Hope for Those With Little Faith

Author: Dr Eliezer Gonzalez

Let me confess something about myself. I’m not some kind of model Christian. By nature I’m a pessimist and a worrier. Often, little things cause me stress.

Someone who knows me well challenged me about this recently and asked, “Where’s all this faith you say you have? How can you have faith and often feel down?” That got me thinking.

I know that there’s this brand of Christianity that sometimes seems to be more about psychology than Christ. This kind of Christianity says that if you have a relationship with the Lord, then, abracadabra, you are now a happy, shiny Christian, and there’s nothing that can get you down.

That’s not the way that the Bible describes faith. There’s this story of a man came to Jesus, asking him to cure his son, and he cried out,

I do believe; help me overcome my unbelief! – Mark 9:24

This man admitted that although he had some faith, his faith was mixed with doubt. Of course, Jesus cured his son. The faith of this man is the model of how it always is with us this side of eternity.

Our faith is never perfect. We are always falling, stumbling, and weak in how we come to Jesus. And he is always understanding, compassionate, and quick to stand beside us in his strength.

Jesus never said that he would only love those who come to him in perfect faith, but instead, that even faith the size of the tiniest seed was enough (Luke 17:6). Our tiny faith is never perfect in size, but it is perfect in its power to take hold of the mighty, saving strength of Christ.

So how can we tell if a person has faith? You can’t look at how much that person suffers, at their doubts and struggles; instead look at what they do (Matt 7:16; James 2:18).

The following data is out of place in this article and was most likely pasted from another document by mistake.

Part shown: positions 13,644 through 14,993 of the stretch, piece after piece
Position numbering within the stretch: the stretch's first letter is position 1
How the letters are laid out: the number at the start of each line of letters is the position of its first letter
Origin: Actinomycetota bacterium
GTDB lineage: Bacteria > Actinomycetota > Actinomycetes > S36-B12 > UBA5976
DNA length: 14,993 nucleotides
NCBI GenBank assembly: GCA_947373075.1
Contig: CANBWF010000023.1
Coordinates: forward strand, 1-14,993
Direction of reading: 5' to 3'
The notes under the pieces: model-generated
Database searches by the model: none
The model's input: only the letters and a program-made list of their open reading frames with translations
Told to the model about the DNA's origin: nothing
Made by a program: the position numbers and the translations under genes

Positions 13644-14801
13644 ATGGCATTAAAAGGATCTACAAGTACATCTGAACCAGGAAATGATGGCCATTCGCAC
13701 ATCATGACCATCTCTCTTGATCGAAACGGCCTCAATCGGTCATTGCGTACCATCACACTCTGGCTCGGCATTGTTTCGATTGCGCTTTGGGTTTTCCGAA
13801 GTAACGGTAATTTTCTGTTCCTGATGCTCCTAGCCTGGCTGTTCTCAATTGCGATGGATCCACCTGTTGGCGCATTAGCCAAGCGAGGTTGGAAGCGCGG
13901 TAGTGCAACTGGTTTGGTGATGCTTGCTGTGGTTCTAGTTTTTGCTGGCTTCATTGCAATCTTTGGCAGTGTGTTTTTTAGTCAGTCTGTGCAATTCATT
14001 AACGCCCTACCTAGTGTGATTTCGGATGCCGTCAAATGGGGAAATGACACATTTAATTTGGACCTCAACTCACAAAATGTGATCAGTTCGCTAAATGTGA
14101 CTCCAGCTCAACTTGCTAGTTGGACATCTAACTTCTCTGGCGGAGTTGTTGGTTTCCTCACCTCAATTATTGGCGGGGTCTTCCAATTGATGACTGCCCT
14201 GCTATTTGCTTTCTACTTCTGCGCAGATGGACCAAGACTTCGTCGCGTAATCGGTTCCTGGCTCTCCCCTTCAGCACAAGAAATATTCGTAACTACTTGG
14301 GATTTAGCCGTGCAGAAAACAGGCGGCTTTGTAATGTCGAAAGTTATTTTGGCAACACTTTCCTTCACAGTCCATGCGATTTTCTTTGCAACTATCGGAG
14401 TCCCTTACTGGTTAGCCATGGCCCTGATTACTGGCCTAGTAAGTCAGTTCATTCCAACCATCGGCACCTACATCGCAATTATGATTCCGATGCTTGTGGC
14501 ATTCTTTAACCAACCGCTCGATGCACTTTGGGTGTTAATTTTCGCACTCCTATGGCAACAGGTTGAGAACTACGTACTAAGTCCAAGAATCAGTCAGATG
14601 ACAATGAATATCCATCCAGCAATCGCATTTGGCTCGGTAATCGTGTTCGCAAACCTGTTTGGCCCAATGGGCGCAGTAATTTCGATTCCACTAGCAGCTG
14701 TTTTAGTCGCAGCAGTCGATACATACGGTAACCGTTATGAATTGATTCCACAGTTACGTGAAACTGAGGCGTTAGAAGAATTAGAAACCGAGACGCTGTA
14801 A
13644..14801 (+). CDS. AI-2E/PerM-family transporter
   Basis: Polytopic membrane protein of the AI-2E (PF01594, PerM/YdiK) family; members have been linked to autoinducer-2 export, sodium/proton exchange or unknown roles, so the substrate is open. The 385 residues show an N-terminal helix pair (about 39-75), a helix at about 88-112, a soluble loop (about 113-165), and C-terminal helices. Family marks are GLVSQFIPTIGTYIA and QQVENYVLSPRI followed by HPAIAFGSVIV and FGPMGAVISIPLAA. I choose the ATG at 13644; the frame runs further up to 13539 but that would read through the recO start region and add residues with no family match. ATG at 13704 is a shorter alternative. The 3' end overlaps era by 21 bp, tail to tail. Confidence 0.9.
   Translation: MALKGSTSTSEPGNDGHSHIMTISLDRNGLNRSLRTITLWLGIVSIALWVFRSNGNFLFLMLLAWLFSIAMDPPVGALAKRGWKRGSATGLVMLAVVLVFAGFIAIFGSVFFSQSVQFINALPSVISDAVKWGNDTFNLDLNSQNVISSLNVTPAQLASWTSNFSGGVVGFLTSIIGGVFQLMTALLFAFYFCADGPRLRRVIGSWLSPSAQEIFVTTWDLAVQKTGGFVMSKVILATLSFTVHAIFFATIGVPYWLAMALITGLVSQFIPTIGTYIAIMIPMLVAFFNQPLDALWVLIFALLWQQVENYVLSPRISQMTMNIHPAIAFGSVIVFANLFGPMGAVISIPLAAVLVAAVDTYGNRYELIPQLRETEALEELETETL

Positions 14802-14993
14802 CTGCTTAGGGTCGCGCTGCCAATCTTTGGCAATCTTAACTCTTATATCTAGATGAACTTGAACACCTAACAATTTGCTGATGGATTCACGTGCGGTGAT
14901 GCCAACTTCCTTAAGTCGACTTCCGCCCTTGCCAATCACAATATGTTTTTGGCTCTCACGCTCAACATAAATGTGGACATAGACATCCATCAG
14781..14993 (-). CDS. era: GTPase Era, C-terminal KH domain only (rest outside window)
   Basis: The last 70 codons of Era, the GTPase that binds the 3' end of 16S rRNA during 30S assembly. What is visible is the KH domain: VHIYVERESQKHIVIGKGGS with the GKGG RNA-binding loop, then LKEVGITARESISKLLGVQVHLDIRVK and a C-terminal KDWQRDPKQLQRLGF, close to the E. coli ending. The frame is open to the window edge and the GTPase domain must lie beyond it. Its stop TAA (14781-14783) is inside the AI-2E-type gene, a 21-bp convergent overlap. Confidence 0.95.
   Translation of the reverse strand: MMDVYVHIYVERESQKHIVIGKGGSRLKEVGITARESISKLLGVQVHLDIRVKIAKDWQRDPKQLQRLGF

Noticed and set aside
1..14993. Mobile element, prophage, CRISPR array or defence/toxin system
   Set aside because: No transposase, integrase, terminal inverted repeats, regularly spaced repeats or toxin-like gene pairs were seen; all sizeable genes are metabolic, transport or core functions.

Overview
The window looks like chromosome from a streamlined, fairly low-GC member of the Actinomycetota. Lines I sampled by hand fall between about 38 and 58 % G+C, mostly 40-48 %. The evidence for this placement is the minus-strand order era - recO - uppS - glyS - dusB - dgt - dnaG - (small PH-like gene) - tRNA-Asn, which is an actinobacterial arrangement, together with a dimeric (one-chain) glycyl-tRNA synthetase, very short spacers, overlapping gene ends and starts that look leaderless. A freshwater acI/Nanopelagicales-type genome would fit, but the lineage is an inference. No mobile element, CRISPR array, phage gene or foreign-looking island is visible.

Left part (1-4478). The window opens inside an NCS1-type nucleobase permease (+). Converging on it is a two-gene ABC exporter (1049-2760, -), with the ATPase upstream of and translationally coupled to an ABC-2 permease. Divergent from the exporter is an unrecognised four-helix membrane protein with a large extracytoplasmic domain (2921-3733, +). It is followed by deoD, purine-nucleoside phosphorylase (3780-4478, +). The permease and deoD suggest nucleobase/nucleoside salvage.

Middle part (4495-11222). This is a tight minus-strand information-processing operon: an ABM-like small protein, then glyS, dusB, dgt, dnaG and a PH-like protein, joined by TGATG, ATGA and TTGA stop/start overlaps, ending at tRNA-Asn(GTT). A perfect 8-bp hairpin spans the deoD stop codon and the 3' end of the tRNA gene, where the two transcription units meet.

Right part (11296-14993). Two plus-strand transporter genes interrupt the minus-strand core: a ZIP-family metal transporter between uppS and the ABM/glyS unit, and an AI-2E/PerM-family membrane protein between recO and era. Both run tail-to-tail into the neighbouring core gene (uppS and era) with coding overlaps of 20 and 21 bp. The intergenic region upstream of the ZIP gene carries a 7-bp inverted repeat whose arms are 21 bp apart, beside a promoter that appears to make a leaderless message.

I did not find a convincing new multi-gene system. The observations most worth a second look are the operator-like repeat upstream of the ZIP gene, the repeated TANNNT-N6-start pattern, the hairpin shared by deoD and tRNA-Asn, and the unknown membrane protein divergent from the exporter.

The 11th chapter of Hebrews is often called the “Faith Chapter.” It is like God’s gallery of heroes. There, great men and women of faith are listed one after another, and the chapter uses this formula:

By faith Abraham, when called to go to a place he would later receive as his inheritance, obeyed and went, even though he did not know where he was going (Heb.11:8).

In other words, by faith, these men and women did something. The Bible teaches us that faith is what faith does.

You don’t need to pray a perfect prayer, just a saving prayer.

When you remember the stories of these people, they were all doubters and even mockers at some stage. For example, Abraham and Sarah (who is also mentioned there), both severely doubted God’s promises, and they both laughed in God’s face (Gen. 17:17 and 18:12). But in the end, their faith was sufficient, and God fulfilled his promise of a son to them. Abraham is even called “the father of the faithful” (Rom. 4:16).

Of course, the Bible challenges us to have a perfect faith (James 1:6), because faith comes with blessings. However, God tells that it’s not the struggles of the journey that count for salvation. Instead, what counts is the decision we’ve made about to whom we entrust our lives, in spite of our doubts and fears and failings along the way.

So yes, I have faith, even though it may be far from perfect faith, and I entrust my life to the One who is perfect, and merciful, and good. Perhaps you too can pray this prayer with me,

I do believe; help me overcome my unbelief! – Mark 9:24

It may not be a perfect prayer, but it’s a saving prayer.

Article supplied with thanks to Dr Eliezer Gonzalez.

About the Author: Dr Eli Gonzalez is the Senior Pastor of Good News Unlimited and the presenter of the Unlimited radio spots, and The Big Question.


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